Deletions within the neurexin 1 gene (NRXN1; 2p16.3) are associated with autism and have also been reported in two families with schizophrenia. We examined NRXN1, and the closely related NRXN2 and NRXN3 genes, for copy number variants (CNVs) in 2977 schizophrenia patients and 33 746 controls from seven European populations (Iceland, Finland, Norway, Germany, The Netherlands, Italy and UK) using microarray data. We found 66 deletions and 5 duplications in NRXN1, including a de novo deletion: 12 deletions and 2 duplications occurred in schizophrenia cases (0.47%) compared to 49 and 3 (0.15%) in controls. There was no common breakpoint and the CNVs varied from 18 to 420 kb. No CNVs were found in NRXN2 or NRXN3. We performed a Cochran-Mantel-Haenszel exact test to estimate association between all CNVs and schizophrenia (P = 0.13; OR = 1.73; 95% CI 0.81-3.50). Because the penetrance of NRXN1 CNVs may vary according to the level of functional impact on the gene, we next restricted the association analysis to CNVs that disrupt exons (0.24% of cases and 0.015% of controls). These were significantly associated with a high odds ratio (P = 0.0027; OR 8.97, 95% CI 1.8-51.9). We conclude that NRXN1 deletions affecting exons confer risk of schizophrenia.

    View details for DOI 10.1093/hmg/ddn351

    View details for Web of Science ID 000263409100017

    View details for PubMedID 18945720

  • Genome-wide association analysis of metabolic traits in a birth cohort from a founder population NATURE GENETICS Sabatti, C., Service, S. K., Hartikainen, A., Pouta, A., Ripatti, S., Brodsky, J., Jones, C. G., Zaitlen, N. A., Varilo, T., Kaakinen, M., Sovio, U., Ruokonen, A., Laitinen, J., Jakkula, E., Coin, L., Hoggart, C., Collins, A., Turunen, H., Gabriel, S., Elliot, P., McCarthy, M. I., Daly, M. J., Jarvelin, M., Freimer, N. B., Peltonen, L. 2009; 41 (1): 35-46


    Genome-wide association studies (GWAS) of longitudinal birth cohorts enable joint investigation of environmental and genetic influences on complex traits. We report GWAS results for nine quantitative metabolic traits (triglycerides, high-density lipoprotein, low-density lipoprotein, glucose, insulin, C-reactive protein, body mass index, and systolic and diastolic blood pressure) in the Northern Finland Birth Cohort 1966 (NFBC1966), drawn from the most genetically isolated Finnish regions. We replicate most previously reported associations for these traits and identify nine new associations, several of which highlight genes with metabolic functions: high-density lipoprotein with NR1H3 (LXRA), low-density lipoprotein with AR and FADS1-FADS2, glucose with MTNR1B, and insulin with PANK1. Two of these new associations emerged after adjustment of results for body mass index. Gene-environment interaction analyses suggested additional associations, which will require validation in larger samples. The currently identified loci, together with quantified environmental exposures, explain little of the trait variation in NFBC1966. The association observed between low-density lipoprotein and an infrequent variant in AR suggests the potential of such a cohort for identifying associations with both common, low-impact and rarer, high-impact quantitative trait loci.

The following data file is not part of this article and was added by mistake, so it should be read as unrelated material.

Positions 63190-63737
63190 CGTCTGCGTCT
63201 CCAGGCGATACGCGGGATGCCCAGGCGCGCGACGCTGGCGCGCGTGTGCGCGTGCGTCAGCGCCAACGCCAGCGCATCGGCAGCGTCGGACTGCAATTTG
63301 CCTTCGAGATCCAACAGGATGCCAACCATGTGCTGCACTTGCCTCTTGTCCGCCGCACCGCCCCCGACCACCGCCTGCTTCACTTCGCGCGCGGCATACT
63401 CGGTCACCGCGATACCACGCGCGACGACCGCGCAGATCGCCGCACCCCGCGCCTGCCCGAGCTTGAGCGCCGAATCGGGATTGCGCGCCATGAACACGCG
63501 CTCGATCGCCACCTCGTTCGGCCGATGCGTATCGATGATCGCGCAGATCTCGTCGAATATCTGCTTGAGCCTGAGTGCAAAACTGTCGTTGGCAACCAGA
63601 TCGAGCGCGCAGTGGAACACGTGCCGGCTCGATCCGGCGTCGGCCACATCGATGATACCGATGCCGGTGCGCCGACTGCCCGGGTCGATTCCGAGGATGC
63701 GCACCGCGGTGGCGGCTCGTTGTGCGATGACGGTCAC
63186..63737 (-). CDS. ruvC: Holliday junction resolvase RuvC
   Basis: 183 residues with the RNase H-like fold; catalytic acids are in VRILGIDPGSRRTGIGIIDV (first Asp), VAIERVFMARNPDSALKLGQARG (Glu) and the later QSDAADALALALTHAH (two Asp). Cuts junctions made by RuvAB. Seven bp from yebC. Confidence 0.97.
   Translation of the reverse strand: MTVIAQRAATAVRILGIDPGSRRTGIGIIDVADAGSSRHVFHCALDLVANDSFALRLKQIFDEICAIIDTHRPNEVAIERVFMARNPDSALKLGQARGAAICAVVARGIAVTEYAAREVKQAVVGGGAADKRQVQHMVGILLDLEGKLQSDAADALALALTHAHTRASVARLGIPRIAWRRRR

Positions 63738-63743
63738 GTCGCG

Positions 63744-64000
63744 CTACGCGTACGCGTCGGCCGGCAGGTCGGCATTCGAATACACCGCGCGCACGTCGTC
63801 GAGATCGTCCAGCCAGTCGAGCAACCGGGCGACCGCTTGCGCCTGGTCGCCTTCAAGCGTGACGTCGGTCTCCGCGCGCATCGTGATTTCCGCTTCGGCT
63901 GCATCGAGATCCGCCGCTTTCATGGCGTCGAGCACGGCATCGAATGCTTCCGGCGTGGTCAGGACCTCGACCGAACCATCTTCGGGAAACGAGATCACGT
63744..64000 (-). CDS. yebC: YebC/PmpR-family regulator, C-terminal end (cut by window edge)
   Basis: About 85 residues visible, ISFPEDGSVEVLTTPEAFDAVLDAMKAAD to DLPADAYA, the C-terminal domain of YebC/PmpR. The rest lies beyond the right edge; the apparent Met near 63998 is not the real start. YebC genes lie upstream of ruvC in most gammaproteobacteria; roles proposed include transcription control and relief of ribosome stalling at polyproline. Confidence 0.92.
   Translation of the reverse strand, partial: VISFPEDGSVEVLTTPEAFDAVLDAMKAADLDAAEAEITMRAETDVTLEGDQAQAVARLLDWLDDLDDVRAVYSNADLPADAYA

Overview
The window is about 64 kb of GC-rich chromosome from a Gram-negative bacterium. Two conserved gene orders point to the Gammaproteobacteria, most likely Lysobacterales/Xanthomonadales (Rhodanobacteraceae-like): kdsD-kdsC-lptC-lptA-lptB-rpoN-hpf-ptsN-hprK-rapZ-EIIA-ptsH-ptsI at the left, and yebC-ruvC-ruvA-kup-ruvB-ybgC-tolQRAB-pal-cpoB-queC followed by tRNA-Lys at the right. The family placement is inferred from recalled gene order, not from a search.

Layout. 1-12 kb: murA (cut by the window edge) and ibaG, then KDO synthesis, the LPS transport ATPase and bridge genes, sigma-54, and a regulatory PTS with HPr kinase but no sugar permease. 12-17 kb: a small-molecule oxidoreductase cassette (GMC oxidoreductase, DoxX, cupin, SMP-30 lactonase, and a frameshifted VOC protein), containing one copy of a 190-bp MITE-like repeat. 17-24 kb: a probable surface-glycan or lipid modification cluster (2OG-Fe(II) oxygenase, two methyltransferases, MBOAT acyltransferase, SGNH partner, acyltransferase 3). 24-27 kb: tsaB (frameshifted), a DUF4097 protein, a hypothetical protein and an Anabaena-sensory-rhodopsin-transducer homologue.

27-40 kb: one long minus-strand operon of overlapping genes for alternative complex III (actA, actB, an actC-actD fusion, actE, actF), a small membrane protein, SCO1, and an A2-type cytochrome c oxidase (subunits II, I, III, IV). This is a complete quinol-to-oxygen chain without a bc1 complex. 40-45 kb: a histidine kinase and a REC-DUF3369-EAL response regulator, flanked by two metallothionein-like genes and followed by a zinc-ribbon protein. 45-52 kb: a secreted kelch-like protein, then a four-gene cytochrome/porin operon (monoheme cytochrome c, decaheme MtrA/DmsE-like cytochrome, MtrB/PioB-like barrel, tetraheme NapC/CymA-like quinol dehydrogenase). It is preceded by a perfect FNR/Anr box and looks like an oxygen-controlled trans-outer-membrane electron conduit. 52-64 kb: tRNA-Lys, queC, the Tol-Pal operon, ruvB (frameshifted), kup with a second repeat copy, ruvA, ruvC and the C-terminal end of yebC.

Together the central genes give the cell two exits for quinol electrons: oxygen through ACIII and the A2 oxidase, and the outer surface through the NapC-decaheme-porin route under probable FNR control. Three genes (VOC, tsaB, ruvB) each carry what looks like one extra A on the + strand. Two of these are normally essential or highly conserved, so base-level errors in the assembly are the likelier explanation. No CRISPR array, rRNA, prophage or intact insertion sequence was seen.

View details for DOI 10.1038/ng.271

    View details for Web of Science ID 000262085300014

    View details for PubMedID 19060910

  • Loci influencing lipid levels and coronary heart disease risk in 16 European population cohorts NATURE GENETICS Aulchenko, Y. S., Ripatti, S., Lindqvist, I., Boomsma, D., Heid, I. M., Pramstaller, P. P., Penninx, B. W., Janssens, A. C., Wilson, J. F., Spector, T., Martin, N. G., Pedersen, N. L., Kyvik, K. O., Kaprio, J., Hofman, A., Freimer, N. B., Jarvelin, M., Gyllensten, U., Campbell, H., Rudan, I., Johansson, A., Marroni, F., Hayward, C., Vitart, V., Jonasson, I., Pattaro, C., Wright, A., Hastie, N., Pichler, I., Hicks, A. A., Falchi, M., Willemsen, G., Hottenga, J., de Geus, E. J., Montgomery, G. W., Whitfield, J., Magnusson, P., Saharinen, J., Perola, M., Silander, K., Isaacs, A., Sijbrands, E. J., Uitterlinden, A. G., Witteman, J. C., Oostra, B. A., Elliott, P., Ruokonen, A., Sabatti, C., Gieger, C., Meitinger, T., Kronenberg, F., Doering, A., Wichmann, H., Smit, J. H., McCarthy, M. I., van Duijn, C. M., Peltonen, L. 2009; 41 (1): 47-55


    Recent genome-wide association (GWA) studies of lipids have been conducted in samples ascertained for other phenotypes, particularly diabetes. Here we report the first GWA analysis of loci affecting total cholesterol (TC), low-density lipoprotein (LDL) cholesterol, high-density lipoprotein (HDL) cholesterol and triglycerides sampled randomly from 16 population-based cohorts and genotyped using mainly the Illumina HumanHap300-Duo platform. Our study included a total of 17,797-22,562 persons, aged 18-104 years and from geographic regions spanning from the Nordic countries to Southern Europe. We established 22 loci associated with serum lipid levels at a genome-wide significance level (P < 5 x 10(-8)), including 16 loci that were identified by previous GWA studies. The six newly identified loci in our cohort samples are ABCG5 (TC, P = 1.5 x 10(-11); LDL, P = 2.6 x 10(-10)), TMEM57 (TC, P = 5.4 x 10(-10)), CTCF-PRMT8 region (HDL, P = 8.3 x 10(-16)), DNAH11 (LDL, P = 6.1 x 10(-9)), FADS3-FADS2 (TC, P = 1.5 x 10(-10); LDL, P = 4.4 x 10(-13)) and MADD-FOLH1 region (HDL, P = 6 x 10(-11)). For three loci, effect sizes differed significantly by sex. Genetic risk scores based on lipid loci explain up to 4.8% of variation in lipids and were also associated with increased intima media thickness (P = 0.001) and coronary heart disease incidence (P = 0.04). The genetic risk score improves the screening of high-risk groups of dyslipidemia over classical risk factors.